Europe and Asia Lower
European stock markets were lower on Wednesday. The Financial Times-Stock Exchange 100 lost 5.60 points, or 0.12%, to close at 4818.30. The FTSE closed lower with gains from retailer WH Smith and Rolls Royce countered by sluggish trading figures from Boots and Pearson. Wall Street traded lower as CPI data for December calm inflation fears, but failed to offset some mixed earnings reports. Among retail stocks, magazine and book seller WH Smith said total retail like-for-like sales were down 1% for the six weeks to Jan. 15 but added year-to-date profitability has improved substantially. Rolls-Royce has won a third contract worth $75 million to supply RB211 gas turbines for the Azeri oil project being developed in the Caspian Sea. Boots reported total third-quarter like-for-like sales rose 2.6%, below forecasts, with fiscal year operating profit expected to be broadly in line with market expectations. Broker Merrill Lynch cut its target to 7.20 pounds from 7.70 pounds following the results. Publisher Pearson dipped 2.75% on a tough year for Penguin but noted its Financial Times division broke even in the fourth quarter.
In Germany, the DAX lost 5.16 points, or 0.12%, to close at 4245.55. Frankfurt closed little unchanged in unusually quiet trade due largely to the fact that so many of the markets primary movers and shakers were absent due to a Cheuvreux 'German Corporate Conference' in Kronberg. A plethora of macro data and differing corporate news emanating out of the States painted a mixed picture on both a macro and corporate front. U.S. CPI came in lower than expected at -0.1% while jobless claims fell 48,000 to 319,000. On the corporate news front, Pfizer impressed while JP Morgan's profit fell 11%. Locally, Deutsche Telekom and Deutsche Post paced gainers after bullish press reports. The first in Capital magazine, said DT would probably pay a dividend of slightly more than 1 euro for 2006. The second, in Die Zeit, which quoted its CEO saying that 2004 sales surpassed the 40 billion euro mark. Elsewhere, Continental rose 1.5% on weaker oil, shrugging off allegations it may have manipulated winter tyre test results. E.ON benefited 0.57% after Morgan Stanley lifted its target price to 80 euro after predicting stronger energy sales this year. Deutsche Boerse gained 0.90% on renewed speculation its bid for LSE may fail. The company said it is setting up a committee to help advance its bid for the LSE. Insurance stocks were lower on a sector downgrade by Lehman.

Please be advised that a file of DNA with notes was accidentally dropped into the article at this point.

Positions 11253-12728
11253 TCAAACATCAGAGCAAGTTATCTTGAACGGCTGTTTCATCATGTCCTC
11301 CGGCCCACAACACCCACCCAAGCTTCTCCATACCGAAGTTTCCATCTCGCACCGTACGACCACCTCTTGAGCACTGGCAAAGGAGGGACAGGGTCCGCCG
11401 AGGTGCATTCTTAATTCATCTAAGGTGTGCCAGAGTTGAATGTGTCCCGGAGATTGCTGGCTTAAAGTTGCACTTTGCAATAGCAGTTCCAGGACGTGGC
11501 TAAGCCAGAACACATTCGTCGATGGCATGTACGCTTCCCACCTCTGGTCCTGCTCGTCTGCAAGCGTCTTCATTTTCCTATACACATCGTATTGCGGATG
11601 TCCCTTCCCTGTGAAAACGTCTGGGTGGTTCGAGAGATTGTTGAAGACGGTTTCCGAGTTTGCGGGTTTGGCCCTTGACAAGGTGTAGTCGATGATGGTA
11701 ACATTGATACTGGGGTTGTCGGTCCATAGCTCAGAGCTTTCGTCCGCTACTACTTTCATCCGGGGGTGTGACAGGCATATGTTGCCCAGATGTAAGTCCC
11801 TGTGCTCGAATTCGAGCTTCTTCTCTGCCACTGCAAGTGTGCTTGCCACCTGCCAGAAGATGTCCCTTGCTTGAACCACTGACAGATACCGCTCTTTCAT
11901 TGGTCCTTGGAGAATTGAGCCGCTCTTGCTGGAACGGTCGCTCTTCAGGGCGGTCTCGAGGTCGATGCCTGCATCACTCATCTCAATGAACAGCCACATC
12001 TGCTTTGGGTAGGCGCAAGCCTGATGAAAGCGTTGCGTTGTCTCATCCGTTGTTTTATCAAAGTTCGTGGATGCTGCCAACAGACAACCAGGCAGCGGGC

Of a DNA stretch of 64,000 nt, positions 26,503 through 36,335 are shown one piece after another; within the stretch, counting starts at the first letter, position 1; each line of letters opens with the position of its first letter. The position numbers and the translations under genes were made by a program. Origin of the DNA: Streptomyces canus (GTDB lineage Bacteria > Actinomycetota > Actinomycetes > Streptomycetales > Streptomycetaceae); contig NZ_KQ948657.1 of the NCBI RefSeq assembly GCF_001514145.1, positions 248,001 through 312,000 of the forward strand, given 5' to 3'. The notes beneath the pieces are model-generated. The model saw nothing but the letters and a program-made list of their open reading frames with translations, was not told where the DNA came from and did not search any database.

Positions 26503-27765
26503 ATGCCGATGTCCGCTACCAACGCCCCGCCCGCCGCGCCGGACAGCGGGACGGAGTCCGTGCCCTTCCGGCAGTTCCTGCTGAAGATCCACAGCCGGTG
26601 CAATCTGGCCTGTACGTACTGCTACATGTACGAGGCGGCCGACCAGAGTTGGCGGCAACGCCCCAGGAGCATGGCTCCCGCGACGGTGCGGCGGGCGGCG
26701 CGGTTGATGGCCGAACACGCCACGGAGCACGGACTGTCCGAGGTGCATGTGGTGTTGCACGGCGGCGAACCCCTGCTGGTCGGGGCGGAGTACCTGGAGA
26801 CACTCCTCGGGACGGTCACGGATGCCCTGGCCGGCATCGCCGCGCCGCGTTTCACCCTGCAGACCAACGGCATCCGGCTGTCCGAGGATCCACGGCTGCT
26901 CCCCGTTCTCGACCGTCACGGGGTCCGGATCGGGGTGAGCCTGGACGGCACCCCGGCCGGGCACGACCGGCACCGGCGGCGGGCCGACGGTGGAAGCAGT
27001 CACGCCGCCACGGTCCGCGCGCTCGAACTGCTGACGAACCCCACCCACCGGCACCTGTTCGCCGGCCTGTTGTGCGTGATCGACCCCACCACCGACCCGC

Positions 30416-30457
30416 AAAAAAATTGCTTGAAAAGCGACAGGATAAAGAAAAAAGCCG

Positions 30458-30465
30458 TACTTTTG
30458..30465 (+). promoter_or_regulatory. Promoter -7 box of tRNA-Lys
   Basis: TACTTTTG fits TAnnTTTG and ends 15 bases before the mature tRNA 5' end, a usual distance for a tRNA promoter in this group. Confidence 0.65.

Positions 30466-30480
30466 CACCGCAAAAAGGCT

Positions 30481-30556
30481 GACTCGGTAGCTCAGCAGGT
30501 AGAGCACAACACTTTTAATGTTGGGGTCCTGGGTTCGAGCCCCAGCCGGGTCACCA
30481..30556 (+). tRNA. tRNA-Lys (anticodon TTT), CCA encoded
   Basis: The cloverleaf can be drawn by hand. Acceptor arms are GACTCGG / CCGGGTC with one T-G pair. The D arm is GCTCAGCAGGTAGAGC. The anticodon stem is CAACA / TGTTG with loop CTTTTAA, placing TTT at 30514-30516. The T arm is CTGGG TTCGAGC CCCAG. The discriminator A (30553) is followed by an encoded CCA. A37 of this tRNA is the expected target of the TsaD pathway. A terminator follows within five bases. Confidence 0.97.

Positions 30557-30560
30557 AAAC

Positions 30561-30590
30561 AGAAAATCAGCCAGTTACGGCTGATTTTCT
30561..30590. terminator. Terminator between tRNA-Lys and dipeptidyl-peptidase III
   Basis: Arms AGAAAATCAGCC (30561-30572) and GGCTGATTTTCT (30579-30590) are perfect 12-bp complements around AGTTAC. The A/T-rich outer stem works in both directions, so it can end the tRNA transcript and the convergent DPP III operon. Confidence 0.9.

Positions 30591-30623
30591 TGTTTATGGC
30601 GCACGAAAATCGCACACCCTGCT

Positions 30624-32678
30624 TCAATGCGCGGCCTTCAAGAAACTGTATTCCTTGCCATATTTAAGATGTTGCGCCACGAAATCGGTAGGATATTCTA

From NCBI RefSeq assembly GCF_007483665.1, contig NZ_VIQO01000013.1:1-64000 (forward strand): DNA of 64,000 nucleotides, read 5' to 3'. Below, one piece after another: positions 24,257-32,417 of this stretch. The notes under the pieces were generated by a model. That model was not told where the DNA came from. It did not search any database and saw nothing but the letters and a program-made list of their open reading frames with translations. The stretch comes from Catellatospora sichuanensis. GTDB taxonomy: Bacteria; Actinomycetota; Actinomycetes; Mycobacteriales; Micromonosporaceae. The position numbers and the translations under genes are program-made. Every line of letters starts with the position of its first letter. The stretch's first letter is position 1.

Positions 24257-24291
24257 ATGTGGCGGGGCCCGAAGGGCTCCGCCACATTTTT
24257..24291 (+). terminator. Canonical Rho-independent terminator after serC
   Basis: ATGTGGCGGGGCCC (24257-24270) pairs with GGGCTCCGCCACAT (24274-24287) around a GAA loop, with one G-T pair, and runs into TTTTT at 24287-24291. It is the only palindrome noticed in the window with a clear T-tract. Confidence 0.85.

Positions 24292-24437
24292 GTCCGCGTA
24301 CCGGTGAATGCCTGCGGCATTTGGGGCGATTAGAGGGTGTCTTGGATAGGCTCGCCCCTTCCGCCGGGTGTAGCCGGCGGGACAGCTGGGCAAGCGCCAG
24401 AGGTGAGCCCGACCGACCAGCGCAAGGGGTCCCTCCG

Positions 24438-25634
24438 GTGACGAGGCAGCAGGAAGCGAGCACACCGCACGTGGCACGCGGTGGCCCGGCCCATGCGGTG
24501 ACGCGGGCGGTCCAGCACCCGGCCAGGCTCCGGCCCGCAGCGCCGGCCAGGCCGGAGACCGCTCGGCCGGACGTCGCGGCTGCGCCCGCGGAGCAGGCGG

France's CAC-40 lost 6.01 points, or 0.16%, to close at 3869.01. France's CAC40 ended lower on Wednesday, having edged into negative terrain in the afternoon session as Wall Street traded lower. A disappointing outlook statement from Motorola, as well as a number of uninspiring earnings reports weighed on the main U.S. indices. After the close, the Fed's Beige Book will be eyed for clues to the state of the US economy. In Paris, France Telecom, Sanofi and Total offset advances in St Gobain and Lafarge. France Telecom slipped 1% after an earlier rebound - induced by a denial it is preparing 13.5 billion euro offer for Wind - was short lived.
Asian markets were lower on Wednesday. Japan's Nikkei 225 index lost 63.84 points, or 0.56%, to close at 11,423.26. Japan shares slid on profit-taking following a two-day rally. Exporters fell, with Honda Motor sliding 1.47% while Toyota Motor inched down 0.24%. Real estate names declined after Merrill Lynch said a slowdown in condominium sales is likely to become a risk factor from April. Fuji TV fell 2.65% after it said on Monday it would launch a $719 million tender offer to take control of Nippon Broadcasting System. On the upside, Mitsubishi Motors rose after the company announced that it would supply 36,000 small passenger cars per year to Nissan Motor.
In Hong Kong, the benchmark Hang Seng Index fell -17.43 points, or 0.13%, to close at 13,604.22, as investors remained cautious due to lack of fresh catalysts. Taiwan's TAIEX ended almost flat as tech stocks lost steam after a two-day rise. The index's decline was limited by gains in banking names and steel stocks.
Canada's benchmark TSX/S&P lost 14.42 points, or 0.16%, to close at 9,120.35.